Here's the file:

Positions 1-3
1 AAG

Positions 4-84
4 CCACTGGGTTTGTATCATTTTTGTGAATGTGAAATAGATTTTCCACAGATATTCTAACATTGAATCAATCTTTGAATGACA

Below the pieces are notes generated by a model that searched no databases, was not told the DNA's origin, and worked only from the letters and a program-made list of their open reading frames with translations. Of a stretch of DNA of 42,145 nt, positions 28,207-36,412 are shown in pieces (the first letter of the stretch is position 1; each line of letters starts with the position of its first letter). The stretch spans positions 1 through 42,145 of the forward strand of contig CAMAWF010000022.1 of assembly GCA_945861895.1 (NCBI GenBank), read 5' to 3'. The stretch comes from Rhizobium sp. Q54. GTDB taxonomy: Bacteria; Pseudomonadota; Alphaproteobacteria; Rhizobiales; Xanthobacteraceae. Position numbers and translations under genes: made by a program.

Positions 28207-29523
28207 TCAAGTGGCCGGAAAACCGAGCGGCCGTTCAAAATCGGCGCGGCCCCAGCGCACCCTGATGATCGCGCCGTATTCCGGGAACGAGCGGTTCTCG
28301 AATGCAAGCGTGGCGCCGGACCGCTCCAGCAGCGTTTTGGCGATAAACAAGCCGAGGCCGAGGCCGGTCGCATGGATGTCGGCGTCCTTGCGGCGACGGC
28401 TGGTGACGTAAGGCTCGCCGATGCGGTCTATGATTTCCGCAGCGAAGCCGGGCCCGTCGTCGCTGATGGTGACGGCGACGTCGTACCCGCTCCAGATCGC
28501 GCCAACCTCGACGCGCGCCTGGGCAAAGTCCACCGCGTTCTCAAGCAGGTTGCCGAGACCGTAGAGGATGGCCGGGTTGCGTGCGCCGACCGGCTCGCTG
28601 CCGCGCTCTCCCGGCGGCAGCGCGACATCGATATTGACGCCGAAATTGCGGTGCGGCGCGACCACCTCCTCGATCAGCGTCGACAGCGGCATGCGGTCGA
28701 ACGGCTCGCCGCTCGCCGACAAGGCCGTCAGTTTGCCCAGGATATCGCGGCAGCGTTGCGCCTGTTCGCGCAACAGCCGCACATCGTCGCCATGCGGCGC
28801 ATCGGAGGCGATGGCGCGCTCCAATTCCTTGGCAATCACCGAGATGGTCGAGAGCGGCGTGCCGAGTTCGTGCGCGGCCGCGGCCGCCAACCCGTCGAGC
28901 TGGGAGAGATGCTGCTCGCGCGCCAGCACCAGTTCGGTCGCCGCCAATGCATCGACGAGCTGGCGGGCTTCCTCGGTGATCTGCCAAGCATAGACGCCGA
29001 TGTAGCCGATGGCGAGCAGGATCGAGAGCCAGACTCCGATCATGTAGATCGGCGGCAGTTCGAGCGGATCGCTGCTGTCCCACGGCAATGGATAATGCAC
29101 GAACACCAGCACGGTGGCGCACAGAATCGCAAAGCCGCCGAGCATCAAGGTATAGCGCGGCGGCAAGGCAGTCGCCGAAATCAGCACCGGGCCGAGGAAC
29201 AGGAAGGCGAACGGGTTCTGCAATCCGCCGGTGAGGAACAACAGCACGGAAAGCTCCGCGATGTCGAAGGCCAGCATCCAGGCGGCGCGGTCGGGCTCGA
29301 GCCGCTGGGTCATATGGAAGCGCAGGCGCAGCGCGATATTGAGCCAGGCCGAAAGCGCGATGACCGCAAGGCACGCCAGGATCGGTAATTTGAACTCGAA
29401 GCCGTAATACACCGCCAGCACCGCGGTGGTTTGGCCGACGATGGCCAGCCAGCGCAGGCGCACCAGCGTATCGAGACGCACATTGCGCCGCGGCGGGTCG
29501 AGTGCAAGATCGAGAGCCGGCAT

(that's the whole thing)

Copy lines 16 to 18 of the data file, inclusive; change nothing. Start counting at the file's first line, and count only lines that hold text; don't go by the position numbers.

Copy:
29101 GAACACCAGCACGGTGGCGCACAGAATCGCAAAGCCGCCGAGCATCAAGGTATAGCGCGGCGGCAAGGCAGTCGCCGAAATCAGCACCGGGCCGAGGAAC
29201 AGGAAGGCGAACGGGTTCTGCAATCCGCCGGTGAGGAACAACAGCACGGAAAGCTCCGCGATGTCGAAGGCCAGCATCCAGGCGGCGCGGTCGGGCTCGA
29301 GCCGCTGGGTCATATGGAAGCGCAGGCGCAGCGCGATATTGAGCCAGGCCGAAAGCGCGATGACCGCAAGGCACGCCAGGATCGGTAATTTGAACTCGAA